Tyrel Bauer has been playing hockey since he was 4 years old. He’s from Cochrane, Alberta and doesn’t live the normal life of a teenager.
Most teens are focused on school, friends and where they’re going to college. Tyrel’s main focus is hockey.
About two years ago, Tyrel was recruited by the Seattle Thunderbirds. But at 14 years old, his dad, Steve Bauer, said he was too young to play.
Then in the 2017 Western Hockey League draft, Seattle selected Tyrel in the second round at pick No. 41.
In fall 2018 Tyrel moved to the Covington area. He currently plays defenseman for the T-Birds.
“It was different. I had never lived away from home before,” he said. “It just took a little bit of adjusting, but everything (my parents) taught me rolled into action. I think about what they taught me and how to be the best person I can be.”
Since Tyrel’s parents did not come to Covington with him, he lives with a local host family.
According to Steve, the Thunderbirds arranged for him to live there.
“We’ve gotten to know them quite well. So we’re pretty comfortable with where he’s at,” Raelyn Bauer, Tyrel’s mom, said.
Tyrel also said he really likes his host family and said they’ve made him moving away from home for the first time really easy.
“They’ve made it feel like home and they made it feel like a family and they’re just super nice people. Very down to earth, very caring and I couldn’t be more happy for my situation I got there,” Tyrel said.
On top of moving out of his home country and moving in with a new family, Tyrel also began classes at a new school.
He attends Kentwood High School and Steve said he’s been able to maintain a 93-95 percent average in all of his classes.
To make sure he stays on track and that all of the credits he earns at Kentwood transfer over to his school in Alberta, counselors from both schools and Raelyn work together to make sure that happens.
Tyrel said he goes to school as long and as often as he can, but said he misses a lot due to road trips, games and practices which typically take place during the day.
Teachers at Kentwood have been a big help with scheduling and making sure he does not fall behind, he explained.
Tyrel has since adjusted to life outside of home, but said it was hard at first.
“I mean playing here, we’re hockey players and our life is kind of put on the side, whereas back home it was more so it was my life and I kind of played hockey on the side. It’s mainly just the workload and adjusting to the schedule and you know all these guys are all trying to aspire to be professional hockey players and so work day in and day out to get try and reach that goal. So it’s basically just adjusting to that level of professionalism that we have to get to,” Tyrel said.
When asked if he felt he was missing out on a normal teenager life, he said he doesn’t feel that way. His reasoning was that even though it’s definitely different, he said he’s still getting life experiences out on the ice and with his team.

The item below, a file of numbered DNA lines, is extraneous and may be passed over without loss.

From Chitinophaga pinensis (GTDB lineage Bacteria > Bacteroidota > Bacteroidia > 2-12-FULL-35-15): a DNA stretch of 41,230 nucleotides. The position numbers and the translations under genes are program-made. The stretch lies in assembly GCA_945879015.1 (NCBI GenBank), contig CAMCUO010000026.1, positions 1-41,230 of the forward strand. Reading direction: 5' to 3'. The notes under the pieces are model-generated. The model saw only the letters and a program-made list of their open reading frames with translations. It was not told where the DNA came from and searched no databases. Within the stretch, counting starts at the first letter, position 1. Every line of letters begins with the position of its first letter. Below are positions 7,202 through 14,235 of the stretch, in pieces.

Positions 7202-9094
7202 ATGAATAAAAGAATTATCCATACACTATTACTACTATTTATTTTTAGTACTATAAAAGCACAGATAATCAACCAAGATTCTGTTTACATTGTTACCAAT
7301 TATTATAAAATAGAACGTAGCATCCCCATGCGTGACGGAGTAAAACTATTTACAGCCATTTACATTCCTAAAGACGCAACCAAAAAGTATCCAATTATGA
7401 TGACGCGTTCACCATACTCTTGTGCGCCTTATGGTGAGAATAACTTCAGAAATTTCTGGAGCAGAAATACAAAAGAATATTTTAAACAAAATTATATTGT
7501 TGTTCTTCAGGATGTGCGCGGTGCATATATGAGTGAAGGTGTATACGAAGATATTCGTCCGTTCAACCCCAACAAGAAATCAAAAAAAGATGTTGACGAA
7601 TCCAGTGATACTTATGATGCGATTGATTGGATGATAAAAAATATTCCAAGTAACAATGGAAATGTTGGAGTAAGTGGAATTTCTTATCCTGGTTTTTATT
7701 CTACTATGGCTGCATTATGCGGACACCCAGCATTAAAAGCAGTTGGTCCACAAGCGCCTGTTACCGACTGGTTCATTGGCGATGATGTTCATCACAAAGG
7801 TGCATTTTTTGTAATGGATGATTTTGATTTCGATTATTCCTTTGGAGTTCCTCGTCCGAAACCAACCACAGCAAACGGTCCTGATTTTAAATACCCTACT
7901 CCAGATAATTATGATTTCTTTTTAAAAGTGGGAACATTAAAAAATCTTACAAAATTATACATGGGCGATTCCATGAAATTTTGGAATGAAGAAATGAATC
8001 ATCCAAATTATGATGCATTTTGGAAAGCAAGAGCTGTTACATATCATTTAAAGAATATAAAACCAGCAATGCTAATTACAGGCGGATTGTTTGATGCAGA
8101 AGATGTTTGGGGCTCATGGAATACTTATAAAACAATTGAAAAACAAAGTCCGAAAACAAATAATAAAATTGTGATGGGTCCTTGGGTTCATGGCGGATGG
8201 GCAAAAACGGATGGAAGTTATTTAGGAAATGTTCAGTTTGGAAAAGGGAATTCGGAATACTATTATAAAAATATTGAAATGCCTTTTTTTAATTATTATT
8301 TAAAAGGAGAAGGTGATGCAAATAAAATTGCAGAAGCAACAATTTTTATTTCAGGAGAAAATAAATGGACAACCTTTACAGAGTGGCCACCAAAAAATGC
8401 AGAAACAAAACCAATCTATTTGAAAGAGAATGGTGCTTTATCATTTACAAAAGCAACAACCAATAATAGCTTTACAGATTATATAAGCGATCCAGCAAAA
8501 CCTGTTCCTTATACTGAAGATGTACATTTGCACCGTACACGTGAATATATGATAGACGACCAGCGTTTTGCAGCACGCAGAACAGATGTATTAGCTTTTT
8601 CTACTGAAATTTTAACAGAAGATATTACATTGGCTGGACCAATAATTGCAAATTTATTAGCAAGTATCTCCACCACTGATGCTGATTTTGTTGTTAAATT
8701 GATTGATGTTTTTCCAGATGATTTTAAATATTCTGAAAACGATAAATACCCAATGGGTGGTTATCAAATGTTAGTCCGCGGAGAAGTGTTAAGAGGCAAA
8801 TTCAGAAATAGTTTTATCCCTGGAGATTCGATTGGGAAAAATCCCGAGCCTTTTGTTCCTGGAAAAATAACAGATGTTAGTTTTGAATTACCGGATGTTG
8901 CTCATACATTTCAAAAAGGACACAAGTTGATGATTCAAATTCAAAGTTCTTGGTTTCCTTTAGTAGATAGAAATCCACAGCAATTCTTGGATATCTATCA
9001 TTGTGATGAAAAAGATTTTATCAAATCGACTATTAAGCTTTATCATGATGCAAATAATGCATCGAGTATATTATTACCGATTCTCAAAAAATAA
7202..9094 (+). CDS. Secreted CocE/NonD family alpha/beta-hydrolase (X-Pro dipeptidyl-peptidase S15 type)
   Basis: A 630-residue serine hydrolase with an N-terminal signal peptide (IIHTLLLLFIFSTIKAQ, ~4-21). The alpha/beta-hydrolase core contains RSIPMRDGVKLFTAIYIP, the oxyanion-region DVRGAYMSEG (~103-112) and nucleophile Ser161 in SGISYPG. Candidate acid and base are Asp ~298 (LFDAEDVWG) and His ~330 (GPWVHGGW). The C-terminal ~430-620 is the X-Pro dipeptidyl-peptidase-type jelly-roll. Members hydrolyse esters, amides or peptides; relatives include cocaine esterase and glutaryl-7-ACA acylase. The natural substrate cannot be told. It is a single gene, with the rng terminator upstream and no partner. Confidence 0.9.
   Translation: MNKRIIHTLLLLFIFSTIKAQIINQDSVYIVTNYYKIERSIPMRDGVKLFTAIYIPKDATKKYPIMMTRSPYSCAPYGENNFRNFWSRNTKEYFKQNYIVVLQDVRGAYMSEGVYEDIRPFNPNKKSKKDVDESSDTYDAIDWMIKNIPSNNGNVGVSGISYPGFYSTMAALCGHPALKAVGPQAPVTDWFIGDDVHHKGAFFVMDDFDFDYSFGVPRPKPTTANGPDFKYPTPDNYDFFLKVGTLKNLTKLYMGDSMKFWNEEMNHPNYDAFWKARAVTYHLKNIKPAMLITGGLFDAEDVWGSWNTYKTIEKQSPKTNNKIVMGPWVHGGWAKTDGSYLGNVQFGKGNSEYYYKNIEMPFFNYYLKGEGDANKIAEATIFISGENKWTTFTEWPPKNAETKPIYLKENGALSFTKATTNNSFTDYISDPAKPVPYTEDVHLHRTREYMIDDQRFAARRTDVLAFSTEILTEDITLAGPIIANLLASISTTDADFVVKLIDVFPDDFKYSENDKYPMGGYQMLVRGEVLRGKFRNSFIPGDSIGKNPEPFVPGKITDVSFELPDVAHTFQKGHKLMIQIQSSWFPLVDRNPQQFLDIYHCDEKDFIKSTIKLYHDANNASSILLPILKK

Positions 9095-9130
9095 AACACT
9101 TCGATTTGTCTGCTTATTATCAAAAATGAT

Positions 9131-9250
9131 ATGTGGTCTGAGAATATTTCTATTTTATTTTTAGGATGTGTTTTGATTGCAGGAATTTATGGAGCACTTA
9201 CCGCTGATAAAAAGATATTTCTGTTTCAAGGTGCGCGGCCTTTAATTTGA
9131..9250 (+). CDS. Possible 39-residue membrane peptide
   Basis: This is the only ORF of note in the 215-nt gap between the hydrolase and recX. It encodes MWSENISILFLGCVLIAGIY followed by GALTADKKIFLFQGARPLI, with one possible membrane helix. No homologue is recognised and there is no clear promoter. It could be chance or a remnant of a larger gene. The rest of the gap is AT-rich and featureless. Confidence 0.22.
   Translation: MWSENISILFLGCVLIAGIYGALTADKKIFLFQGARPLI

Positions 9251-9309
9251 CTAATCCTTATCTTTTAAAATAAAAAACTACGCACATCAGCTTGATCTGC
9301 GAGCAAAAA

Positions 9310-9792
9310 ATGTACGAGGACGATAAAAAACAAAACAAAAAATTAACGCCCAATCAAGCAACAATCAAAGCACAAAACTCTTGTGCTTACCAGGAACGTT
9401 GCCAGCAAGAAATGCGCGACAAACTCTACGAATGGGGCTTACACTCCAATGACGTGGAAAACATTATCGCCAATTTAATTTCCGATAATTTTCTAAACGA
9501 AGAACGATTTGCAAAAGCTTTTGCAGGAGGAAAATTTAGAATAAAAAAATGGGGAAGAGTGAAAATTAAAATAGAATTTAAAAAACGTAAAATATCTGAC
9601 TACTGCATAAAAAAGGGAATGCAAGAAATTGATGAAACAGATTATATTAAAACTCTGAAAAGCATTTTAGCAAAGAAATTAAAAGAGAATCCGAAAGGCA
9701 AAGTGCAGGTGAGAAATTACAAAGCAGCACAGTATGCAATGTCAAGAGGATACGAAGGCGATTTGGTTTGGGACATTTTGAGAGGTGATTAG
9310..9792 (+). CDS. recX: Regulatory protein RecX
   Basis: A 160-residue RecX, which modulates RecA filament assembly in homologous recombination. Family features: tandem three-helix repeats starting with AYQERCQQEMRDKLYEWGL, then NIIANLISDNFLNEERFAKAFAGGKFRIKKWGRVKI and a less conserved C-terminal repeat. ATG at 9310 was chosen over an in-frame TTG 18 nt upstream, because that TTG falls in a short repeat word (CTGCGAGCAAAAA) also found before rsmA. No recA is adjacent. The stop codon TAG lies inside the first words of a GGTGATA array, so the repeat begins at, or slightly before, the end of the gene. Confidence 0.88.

On top of that, he said when he does go to school he likes that he gets to interact with kids and experience some aspects high school has to offer.
Steve also said he thinks hockey is great for teaching life lessons and that he does not think his son is missing out on anything, but instead is gaining so much more in life than he would if he wasn’t playing for the team.
Unlike his teen counterparts, Tyrel is also not necessarily looking to go to college. At least not right away.
He said he wants to play in the NHL one day.
If the NHL doesn’t work out for Tyrel, he said for as many years as he plays for the junior league, the league will pay for that many years of college, as long as the college is within his home region.
For example, if he plays for three years on the Thunderbirds, he is eligible to go to college for three years all expenses paid.
“If pro doesn’t work out, then it’s nice to know I have a safety net to fall back on,” Tyrel said.
Even though playing for the team is a serious task to have everyday, Tyrel said he also has a lot of fun with his teammates on and off the ice.
“You make lifelong friends and lifelong relationships that bond just kind of never leaves. You get close to everybody and that kind of sticks with you your whole life, but I’d also it’s a very fun environment. It’s hard working, they teach you hard work and overcome obstacles,” he explained.
Since he is so busy playing hockey, Tyrel said his parents try to visit him as often as they can.
Raelyn said she and Steve try to watch every game at least on TV, but will try to make it to see games in person as well, especially when they play in Canada.
“Both my parents are both extremely hard working and just taught me so many valuable life lessons that not only can I use in sports, but also in everyday life. I can’t thank them enough for what they’ve done for me,” Tyrel said.